As graduation comes closer and closer, the one question that I have been constantly asking myself is whether this Hill serves to represent what living in a community actually looks like. For someone like me, who has experienced life on this Hill either through the eyes of a foreigner, or as a melancholy and, at times, depressed person, it has not been easy to provide my own life as a claim that could support the argument of St. Olaf as an actual community, or even a working one for that matter.
Almost three years have gone by, and yet, as I constantly scanned the multitudes of faces that passed me – or in some cases, greeted me – in the P.O. boxes of the Crossroads, or at the tables of the Caf, or through the treadmills of Skoglund, I still could not find the sort of “community” that Oles have been talking about constantly to prospies whenever they have the opportunity. Instead, I see Oles living within their own respective worlds that they have created and structured in minute detail, so that few can come in – and those who do come in might find it difficult, if not painful, to get out. I am sure this sort of babbling is something that people in this college have heard from time to time. And yet, it seems that the feelings that make one welcomed in this community do not grow as the years go by for me. On the contrary, they dwindle as people begin to fully realize how this “community” actually works, and what rules one has to adhere to in order to make the four years of college worthwhile.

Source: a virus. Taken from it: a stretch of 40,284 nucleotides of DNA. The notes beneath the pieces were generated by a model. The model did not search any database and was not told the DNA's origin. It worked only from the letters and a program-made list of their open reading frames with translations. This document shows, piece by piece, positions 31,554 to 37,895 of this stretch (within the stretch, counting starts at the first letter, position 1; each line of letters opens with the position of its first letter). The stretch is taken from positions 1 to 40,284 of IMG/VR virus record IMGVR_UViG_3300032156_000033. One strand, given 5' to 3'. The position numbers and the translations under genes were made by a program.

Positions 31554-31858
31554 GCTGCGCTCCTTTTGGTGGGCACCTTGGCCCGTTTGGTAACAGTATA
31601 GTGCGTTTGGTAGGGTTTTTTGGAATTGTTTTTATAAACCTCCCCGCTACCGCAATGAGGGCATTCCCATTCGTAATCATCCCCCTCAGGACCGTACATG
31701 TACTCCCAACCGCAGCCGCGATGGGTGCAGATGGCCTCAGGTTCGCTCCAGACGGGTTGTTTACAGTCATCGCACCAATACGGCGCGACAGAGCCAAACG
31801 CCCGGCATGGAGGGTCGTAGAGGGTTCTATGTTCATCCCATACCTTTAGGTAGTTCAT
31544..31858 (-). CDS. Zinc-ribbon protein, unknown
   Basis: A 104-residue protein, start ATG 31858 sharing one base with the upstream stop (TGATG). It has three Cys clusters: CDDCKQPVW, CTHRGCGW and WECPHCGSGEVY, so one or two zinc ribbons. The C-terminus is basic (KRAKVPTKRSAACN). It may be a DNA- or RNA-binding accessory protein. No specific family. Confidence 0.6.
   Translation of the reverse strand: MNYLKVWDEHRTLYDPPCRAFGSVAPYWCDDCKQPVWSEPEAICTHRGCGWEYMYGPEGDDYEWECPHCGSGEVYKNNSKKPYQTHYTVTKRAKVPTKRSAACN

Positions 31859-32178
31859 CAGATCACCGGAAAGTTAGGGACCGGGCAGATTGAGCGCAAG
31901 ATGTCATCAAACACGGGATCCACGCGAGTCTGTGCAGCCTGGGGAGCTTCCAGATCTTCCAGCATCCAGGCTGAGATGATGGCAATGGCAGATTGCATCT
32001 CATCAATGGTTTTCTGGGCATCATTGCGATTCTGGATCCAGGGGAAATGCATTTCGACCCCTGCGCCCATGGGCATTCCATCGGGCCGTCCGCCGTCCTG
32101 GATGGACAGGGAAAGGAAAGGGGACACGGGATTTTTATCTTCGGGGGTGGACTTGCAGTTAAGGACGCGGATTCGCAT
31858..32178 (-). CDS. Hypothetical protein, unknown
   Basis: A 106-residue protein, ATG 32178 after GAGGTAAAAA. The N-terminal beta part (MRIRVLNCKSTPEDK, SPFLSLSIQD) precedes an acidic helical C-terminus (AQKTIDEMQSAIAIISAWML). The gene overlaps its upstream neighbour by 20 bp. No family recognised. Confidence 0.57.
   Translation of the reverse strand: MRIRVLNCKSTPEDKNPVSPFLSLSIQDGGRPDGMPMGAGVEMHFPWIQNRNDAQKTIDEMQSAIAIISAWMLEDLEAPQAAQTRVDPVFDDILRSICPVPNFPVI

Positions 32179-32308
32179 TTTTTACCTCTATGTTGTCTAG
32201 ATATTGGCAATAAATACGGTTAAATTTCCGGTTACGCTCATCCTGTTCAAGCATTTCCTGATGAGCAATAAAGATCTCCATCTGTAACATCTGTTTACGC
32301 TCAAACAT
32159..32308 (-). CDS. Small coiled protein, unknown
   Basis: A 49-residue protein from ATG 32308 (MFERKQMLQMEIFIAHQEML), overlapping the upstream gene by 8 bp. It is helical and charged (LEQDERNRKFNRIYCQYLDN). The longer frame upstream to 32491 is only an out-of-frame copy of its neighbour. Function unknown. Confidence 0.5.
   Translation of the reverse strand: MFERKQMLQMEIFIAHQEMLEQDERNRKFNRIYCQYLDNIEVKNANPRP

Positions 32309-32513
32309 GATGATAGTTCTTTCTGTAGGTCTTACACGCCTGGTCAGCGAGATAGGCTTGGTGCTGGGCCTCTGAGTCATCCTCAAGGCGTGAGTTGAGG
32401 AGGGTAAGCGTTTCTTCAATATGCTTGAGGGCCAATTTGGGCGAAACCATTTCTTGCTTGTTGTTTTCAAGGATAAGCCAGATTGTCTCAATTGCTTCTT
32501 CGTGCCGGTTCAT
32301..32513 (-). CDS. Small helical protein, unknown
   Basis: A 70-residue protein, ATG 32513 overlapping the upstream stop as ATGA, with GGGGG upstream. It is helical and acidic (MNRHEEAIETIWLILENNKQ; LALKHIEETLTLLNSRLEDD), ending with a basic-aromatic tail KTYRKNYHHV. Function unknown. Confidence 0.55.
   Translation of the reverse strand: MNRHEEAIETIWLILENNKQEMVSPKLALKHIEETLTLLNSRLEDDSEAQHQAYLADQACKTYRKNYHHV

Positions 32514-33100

Of course there are those who beg to differ. Having felt so much love and support all around, these people might argue to me that I should have put in a bit more effort to seek out the people around me and shape the community as I see fit, so that I wouldn’t have placed myself in a melancholy, or even depressed position over the past years. To give them the benefit of the doubt, I admit that there is a sense of truth within that argument, and that I could have done more on my part. Nevertheless, if this school is as inclusive and welcoming as the brochures and tour guides have told me, then why should I be looking for people to love and support in the first place?
Alas, as an Indonesian proverb puts it, “the rice has become the porridge.” What has happened has happened. I have neither the privilege nor the luxury to turn back to my first day on the Hill and let my former self know what constitutes a “community” at St. Olaf. Despite everything, however, I began to make peace with the reality that the community that Oles are advertising is not the sort of community that I, and perhaps many others on this Hill, are seeking. If I could have that luxury of speaking to my former self as he first stepped his foot in Buntrock Commons, however, I would tell him that this place is not a community, but a microcosm, and paraphrasing Agatha Christie’s Hercule Poirot, I would leave him with this last saying:
“This college: it is like the world in miniature. It is like the … microcosm. Just as in the outside world. Hopes, dreams, fears, secrets. This place: so full of the promise of youth. And yet, how lonely and silent are its corridors at night. Lonely and silent as the chambers of the heart. The daily struggle of human life, as fascinating as the bloodstain or the fingerprint.”